Elizaveta Tuktamysheva, Shoma Uno lead NHK Trophy

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Russian Elizaveta Tuktamysheva landed her second triple Axel in as many Grand Prix short programs, while Shoma Uno fell, but both skaters lead after the first day at NHK Trophy.

Tuktamysheva, who had struggled since winning the 2015 World title, leads Japanese Satoko Miyahara by .09 of a point going into Saturday’s free skate in Hiroshima. Both are looking to clinch spots in December’s exclusive, six-skater Grand Prix Final after winning Grand Prix series titles earlier this season.

Tuktamysheva, after going nearly three years between landing clean triple Axels in competition, has now done it in both of her Grand Prix starts this fall. Her short-program score Friday — 76.17 — ranks second in the world this season behind Olympic champion Alina Zagitova.

The elegant Miyahara, a two-time world medalist, beat Tuktamysheva on the components (artistic) score. Another Japanese skater, Mai Mihara, is in third. The top American is Mariah Bell in seventh.

NHK TROPHY: Results | TV/Stream Schedule

Uno, the Olympic and world silver medalist and overwhelming favorite at NHK, leads Russian Sergey Voronov by 1.12 despite falling on a quadruple toe loop and not having a jumping combination. Uno tallied 92.49 points.

U.S. Olympian Vincent Zhou was fifth with two under-rotated jumps, three weeks after being dinged for seven under rotations between two Skate America programs.

Earlier in pairs, Russians Natalya Zabiyako and Alexander Enbert skated a clean, 73.48-point short to take a 2.82 lead over Chinese Peng Cheng and Jin Yang.

Only French Vanessa James and Morgan Cipres, who are not at NHK, have scored higher in the short this season.

Americans Alexa Scimeca Knierim and Christopher Knierim and Tarah Kayne and Danny O’Shea were fourth and fifth after trouble with their side-by-side triple Salchows.

As a reminder, you can watch the ISU Grand Prix Series live and on-demand with the ‘Figure Skating Pass’ on NBC Sports Gold. GO HERE to sign up for access to every ISU Grand Prix and championship event, as well as domestic U.S. Figure Skating events throughout the season…NBC Sports Gold gives subscribers an unprecedented level of access on more platforms and devices than ever before.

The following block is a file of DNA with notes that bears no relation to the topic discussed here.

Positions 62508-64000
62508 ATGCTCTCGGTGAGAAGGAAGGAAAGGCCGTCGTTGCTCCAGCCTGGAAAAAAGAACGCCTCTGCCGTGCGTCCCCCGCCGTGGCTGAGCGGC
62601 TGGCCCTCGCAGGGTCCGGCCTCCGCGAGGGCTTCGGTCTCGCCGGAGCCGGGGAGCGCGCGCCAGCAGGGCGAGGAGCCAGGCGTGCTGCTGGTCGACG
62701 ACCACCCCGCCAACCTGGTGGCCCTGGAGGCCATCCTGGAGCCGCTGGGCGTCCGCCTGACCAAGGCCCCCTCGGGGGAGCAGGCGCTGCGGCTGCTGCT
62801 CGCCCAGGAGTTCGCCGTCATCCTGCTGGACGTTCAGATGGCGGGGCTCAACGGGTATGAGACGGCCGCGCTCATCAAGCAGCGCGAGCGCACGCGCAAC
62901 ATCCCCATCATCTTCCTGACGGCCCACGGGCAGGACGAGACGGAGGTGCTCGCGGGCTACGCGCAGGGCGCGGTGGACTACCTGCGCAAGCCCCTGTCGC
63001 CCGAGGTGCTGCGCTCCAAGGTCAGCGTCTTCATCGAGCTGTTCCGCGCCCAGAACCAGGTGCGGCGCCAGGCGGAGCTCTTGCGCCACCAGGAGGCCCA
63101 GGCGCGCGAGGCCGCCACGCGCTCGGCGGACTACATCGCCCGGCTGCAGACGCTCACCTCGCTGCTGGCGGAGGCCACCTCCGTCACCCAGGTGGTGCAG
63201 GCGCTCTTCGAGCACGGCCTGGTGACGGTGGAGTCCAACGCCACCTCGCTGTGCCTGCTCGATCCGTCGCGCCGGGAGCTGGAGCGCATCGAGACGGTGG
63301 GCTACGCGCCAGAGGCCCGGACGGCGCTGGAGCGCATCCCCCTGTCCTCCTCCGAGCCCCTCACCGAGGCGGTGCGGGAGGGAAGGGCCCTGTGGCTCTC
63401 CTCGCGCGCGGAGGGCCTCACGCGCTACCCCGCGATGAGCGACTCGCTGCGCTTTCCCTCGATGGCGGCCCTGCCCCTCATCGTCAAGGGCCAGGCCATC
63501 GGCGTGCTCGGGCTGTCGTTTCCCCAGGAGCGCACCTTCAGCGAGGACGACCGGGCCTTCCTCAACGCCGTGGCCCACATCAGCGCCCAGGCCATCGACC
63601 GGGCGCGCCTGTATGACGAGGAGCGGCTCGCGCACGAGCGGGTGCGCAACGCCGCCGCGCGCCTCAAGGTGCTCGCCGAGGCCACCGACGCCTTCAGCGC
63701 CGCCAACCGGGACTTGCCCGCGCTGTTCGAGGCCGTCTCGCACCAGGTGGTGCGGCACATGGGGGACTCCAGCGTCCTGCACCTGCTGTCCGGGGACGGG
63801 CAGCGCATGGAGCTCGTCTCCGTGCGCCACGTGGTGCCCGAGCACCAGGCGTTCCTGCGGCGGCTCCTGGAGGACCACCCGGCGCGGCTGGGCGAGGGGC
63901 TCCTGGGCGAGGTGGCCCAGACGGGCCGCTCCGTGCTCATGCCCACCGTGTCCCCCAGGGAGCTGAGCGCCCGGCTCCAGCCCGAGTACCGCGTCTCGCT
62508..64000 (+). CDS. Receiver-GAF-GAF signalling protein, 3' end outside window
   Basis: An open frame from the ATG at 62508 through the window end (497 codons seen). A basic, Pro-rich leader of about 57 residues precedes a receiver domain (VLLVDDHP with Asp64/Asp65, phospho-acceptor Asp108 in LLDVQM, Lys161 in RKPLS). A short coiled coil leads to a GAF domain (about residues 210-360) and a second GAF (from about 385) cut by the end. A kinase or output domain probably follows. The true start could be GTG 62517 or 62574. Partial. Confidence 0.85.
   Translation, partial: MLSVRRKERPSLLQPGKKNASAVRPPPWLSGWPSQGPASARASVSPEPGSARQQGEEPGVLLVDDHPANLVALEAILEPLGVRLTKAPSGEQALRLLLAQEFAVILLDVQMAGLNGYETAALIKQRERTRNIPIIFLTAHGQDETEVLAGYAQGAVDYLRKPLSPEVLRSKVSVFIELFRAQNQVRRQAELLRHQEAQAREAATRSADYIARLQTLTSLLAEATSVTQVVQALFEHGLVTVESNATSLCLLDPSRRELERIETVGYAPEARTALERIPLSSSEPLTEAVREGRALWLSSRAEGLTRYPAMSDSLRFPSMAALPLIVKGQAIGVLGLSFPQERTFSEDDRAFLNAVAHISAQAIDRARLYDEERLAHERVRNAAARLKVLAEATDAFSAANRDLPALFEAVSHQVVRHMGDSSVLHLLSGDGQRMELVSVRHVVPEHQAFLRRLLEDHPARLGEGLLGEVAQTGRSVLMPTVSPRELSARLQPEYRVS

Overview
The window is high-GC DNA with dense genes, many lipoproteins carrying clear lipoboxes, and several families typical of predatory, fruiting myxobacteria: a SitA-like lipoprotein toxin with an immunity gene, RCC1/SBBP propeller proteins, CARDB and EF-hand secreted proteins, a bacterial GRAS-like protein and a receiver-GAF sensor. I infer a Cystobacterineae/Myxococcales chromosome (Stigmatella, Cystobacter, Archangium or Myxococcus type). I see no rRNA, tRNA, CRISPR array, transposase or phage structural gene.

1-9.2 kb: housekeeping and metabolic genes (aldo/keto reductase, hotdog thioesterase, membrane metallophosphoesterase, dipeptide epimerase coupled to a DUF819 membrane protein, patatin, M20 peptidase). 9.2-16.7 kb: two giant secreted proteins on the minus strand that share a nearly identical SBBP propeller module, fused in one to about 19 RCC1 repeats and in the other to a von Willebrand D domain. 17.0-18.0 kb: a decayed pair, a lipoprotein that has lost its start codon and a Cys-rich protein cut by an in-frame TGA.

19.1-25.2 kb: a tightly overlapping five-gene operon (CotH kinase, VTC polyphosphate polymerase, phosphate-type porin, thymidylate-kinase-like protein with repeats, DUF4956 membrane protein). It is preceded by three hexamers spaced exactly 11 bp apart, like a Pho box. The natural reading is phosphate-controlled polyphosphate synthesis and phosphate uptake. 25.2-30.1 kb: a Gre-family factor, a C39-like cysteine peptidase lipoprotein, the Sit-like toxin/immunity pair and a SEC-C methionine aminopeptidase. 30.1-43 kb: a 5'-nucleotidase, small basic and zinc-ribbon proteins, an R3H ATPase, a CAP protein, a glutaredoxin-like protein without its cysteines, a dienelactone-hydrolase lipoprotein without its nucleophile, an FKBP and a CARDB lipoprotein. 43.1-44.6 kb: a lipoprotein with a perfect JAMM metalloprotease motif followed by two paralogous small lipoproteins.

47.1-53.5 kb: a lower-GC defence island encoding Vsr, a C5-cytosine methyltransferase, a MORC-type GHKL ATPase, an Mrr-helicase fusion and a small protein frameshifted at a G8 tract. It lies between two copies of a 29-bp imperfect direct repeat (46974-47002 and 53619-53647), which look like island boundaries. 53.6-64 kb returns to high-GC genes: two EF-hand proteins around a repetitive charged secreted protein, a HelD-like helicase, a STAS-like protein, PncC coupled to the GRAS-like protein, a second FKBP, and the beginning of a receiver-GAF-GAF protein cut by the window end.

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Opportunity knocks at NHK Trophy: preview, TV/stream schedule

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If the year after the Olympics is about new talent emerging, this week’s NHK Trophy presents ripe opportunities.

Japanese 16-year-old Rika Kihira makes her senior Grand Prix debut, a much-anticipated one after she landed two triple Axels in one program in September. Kaitlin Hawayek and Jean-Luc Baker and Rachel Parsons and Michael Parsons, the next generation of U.S. ice dance, can make their moves after the world champions withdrew.

The headliners are more accomplished skaters, like Olympic silver medalist Shoma Uno, 2015 World champion Elizaveta Tuktamysheva and two-time world medalist Satoko Miyahara, all bidding to clinch Grand Prix Final berths at the fourth of six Grand Prix series stops.

NBC Sports Gold live streams every session starting Friday.

Day Time (ET) Event Network
Friday 12:15 a.m. Pairs’ Short NBC Sports Gold | STREAM LINK
2 a.m. Women’s Short NBC Sports Gold | STREAM LINK
5 a.m. Men’s Short NBC Sports Gold | STREAM LINK
10:45 p.m. Rhythm Dance NBC Sports Gold | STREAM LINK
Saturday 12:30 a.m. Pairs’ Free NBC Sports Gold | STREAM LINK
2:30 a.m. Women’s Free NBC Sports Gold | STREAM LINK
5:30 a.m. Men’s Free NBC Sports Gold | STREAM LINK
9:30 pm. Free Dance NBC Sports Gold | STREAM LINK
Sunday 12 p.m. Highlights NBC | STREAM LINK

The women boast the strongest field with four of the top seven skaters this season (Miyahara, Kihira, Mai Mihara and Tuktamysheva). Russia and Japan should make up the podium for the fourth straight Grand Prix.

Kihira is the wild card. Eighth at last season’s junior worlds, she won her senior international debut in September with those two triple Axels. Tuktamysheva is the only other active senior woman with that jump, which she landed cleanly two weeks ago for the first time in nearly three years.

Uno is the clear class of the men’s field. The Olympic and world silver medalist doesn’t have to worry about Yuzuru Hanyu or Nathan Chen until December’s Grand Prix Final. This week it’s American Vincent Zhou and Russian Dmitri Aliev, who were sixth and seventh in PyeongChang. Zhou looks to improve on his fifth place at Skate America, where he was dinged for seven under-rotation calls.

The NHK dance field opened wide with the withdrawal of Olympic silver medalists and world champions Gabriella Papadakis and Guillaume Cizeron on Tuesday. Nobody left finished in the top 12 in PyeongChang nor ranks in the highest, top-six tier of the world this season.

Enter Americans Kaitlin Hawayek and Jean Luc-Baker and siblings Rachel Parsons and Michael Parsons — average age: 23, all past world junior champions. They finished fourth and fifth at last season’s nationals behind the block of senior world medalists — Madison Hubbell and Zach DonohueMaia Shibutani and Alex Shibutani and Madison Chock and Evan Bates.